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true where the company has installed a firewall and a whole department of people whose
job it was to monitor their employee's Internet activity.
As we know, the Fourth Amendment protects people, not places. Katz v. United States,
389 U.S. 347, 351, 88 S.Ct. 507, 19 L.Ed.2d 576 (1967). Although it is often true that
"for most people, their computers are their most private spaces," *1143 United States v.
Gourde, 440 F.3d 1065, 1077 (9th Cir.2006) (en banc) (Kleinfeld, J., dissenting), the
validity of that expectation depends entirely on its context. Cf. Ortega, 480 U.S. at 715, 82 107 S.Ct. 1492 ("We have no talisman that determines in all cases those privacy
expectations that society is prepared to accept as reasonable.").
In that vein, a criminal defendant may invoke the protections of the Fourth Amendment
only if he can show that he had a legitimate expectation of privacy in the place searched
or the item seized. Smith v. Maryland, 442 U.S. 735, 740, 99 S.Ct. 2577, 61 L.Ed.2d 220
(1979). This expectation is established where the claimant can show: (1) a subjective
expectation of privacy; and (2) an objectively reasonable expectation of privacy. See id.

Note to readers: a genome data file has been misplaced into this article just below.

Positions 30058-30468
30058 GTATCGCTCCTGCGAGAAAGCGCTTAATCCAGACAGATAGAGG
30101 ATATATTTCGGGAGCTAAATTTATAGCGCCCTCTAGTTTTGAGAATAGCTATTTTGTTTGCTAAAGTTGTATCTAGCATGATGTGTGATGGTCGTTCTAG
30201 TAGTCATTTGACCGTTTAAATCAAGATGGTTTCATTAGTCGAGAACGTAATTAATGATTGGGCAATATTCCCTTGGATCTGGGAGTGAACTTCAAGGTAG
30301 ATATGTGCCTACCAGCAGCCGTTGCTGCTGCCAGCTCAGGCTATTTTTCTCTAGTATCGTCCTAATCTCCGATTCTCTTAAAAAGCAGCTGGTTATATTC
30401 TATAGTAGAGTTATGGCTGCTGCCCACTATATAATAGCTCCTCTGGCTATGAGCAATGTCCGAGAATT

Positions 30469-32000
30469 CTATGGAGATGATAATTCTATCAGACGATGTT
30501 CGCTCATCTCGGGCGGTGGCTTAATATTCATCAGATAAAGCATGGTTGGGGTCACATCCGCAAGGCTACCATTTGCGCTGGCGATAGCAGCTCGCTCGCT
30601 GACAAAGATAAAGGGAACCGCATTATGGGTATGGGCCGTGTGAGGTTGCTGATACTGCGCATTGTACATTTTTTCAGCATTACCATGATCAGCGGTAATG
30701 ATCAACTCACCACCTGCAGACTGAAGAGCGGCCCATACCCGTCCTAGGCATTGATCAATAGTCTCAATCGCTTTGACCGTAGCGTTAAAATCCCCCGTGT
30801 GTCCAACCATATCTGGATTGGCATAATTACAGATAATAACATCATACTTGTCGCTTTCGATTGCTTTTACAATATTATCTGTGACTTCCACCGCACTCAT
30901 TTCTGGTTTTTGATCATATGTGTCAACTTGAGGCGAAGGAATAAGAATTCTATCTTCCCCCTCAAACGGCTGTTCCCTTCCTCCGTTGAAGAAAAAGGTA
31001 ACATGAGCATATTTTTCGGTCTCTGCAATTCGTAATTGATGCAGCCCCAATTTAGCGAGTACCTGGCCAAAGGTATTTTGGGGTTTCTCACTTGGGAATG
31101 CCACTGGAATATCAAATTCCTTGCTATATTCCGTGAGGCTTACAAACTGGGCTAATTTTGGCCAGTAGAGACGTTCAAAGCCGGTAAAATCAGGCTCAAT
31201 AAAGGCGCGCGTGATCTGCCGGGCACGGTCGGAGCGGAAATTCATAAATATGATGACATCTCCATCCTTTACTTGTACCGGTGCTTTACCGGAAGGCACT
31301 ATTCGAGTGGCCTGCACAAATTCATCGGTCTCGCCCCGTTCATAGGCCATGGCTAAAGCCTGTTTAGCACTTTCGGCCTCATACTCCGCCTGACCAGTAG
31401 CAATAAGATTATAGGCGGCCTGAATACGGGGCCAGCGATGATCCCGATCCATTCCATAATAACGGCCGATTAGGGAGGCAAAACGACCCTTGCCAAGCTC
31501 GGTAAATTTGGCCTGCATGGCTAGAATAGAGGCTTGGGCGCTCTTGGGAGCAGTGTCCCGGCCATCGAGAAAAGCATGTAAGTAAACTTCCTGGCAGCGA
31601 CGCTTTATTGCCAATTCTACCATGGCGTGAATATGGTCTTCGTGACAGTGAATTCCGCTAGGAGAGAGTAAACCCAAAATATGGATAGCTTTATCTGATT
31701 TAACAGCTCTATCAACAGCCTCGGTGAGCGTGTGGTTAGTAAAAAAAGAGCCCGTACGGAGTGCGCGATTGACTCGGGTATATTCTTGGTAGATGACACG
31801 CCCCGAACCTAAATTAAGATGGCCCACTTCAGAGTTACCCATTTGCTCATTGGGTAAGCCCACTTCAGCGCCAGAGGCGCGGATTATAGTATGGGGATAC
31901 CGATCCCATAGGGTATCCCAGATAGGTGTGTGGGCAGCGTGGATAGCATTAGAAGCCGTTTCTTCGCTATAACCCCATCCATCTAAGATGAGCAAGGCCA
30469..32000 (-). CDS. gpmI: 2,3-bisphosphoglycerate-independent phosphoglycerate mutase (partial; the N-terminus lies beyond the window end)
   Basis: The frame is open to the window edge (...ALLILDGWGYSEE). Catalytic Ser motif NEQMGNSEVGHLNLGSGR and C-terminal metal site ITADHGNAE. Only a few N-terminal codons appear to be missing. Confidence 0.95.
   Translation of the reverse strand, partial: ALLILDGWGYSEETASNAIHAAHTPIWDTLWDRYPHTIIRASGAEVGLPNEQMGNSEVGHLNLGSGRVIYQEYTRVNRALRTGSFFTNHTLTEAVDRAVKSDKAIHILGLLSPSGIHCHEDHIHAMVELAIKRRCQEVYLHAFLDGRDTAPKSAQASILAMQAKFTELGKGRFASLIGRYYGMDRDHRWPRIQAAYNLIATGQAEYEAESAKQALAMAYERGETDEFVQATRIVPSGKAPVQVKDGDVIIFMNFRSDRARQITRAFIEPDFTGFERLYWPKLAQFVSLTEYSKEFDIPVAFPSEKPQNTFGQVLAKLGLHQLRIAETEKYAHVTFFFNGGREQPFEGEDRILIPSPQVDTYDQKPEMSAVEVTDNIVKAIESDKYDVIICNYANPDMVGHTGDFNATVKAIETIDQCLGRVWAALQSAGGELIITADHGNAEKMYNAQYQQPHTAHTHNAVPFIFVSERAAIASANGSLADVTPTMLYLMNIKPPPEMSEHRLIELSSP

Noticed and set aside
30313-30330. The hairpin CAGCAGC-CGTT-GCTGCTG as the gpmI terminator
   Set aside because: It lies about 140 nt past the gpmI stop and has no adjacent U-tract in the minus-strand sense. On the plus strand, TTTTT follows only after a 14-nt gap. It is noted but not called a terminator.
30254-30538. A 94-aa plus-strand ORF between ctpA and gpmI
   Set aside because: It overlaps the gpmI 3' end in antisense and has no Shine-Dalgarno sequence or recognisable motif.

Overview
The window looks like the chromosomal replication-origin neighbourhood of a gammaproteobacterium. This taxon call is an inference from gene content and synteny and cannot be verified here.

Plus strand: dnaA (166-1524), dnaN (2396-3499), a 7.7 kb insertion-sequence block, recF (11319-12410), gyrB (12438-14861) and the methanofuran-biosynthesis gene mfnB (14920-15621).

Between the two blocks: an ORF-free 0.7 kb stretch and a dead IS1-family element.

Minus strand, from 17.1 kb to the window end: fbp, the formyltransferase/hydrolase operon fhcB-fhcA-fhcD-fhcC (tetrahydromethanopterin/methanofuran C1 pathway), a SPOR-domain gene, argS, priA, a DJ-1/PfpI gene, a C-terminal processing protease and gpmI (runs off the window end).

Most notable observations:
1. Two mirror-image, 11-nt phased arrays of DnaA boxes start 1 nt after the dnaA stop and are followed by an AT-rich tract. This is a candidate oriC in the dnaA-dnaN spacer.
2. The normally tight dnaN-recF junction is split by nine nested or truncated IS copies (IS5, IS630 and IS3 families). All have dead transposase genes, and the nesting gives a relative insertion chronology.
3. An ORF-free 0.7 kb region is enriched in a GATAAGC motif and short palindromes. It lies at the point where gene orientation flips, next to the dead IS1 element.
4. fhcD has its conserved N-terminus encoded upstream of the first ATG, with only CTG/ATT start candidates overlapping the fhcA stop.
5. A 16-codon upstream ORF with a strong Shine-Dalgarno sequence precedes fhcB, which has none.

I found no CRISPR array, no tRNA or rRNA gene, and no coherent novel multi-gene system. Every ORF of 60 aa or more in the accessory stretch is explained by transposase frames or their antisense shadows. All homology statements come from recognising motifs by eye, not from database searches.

(citing Katz, 389 U.S. at 351, 361, 88 S.Ct. 507); United States v. Shryock, 342 F.3d 948,
978 (9th Cir.2003). It is Ziegler's burden to prove both elements. United States v.
Caymen, 404 F.3d 1196, 1199 (9th Cir.2005) (citation omitted).
The threshold question then is whether Ziegler had a legitimate expectation of privacy in
his workplace computer and the files stored therein. [FN9] If he had no such expectation,
we need not consider whether the Frontline employees acted as agents of the government
so as to implicate Fourth Amendment protections.
FN9. Ziegler also urges us to suppress the files found on his computer because it was
located in his private office. Although an employee may have a legitimate expectation of
privacy in his office, here the Frontline employees did not actually search Zie...
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This note was uploaded on 09/30/2012 for the course ENC 102 taught by Professor Deria during the Spring '08 term at FIU.
- Spring '08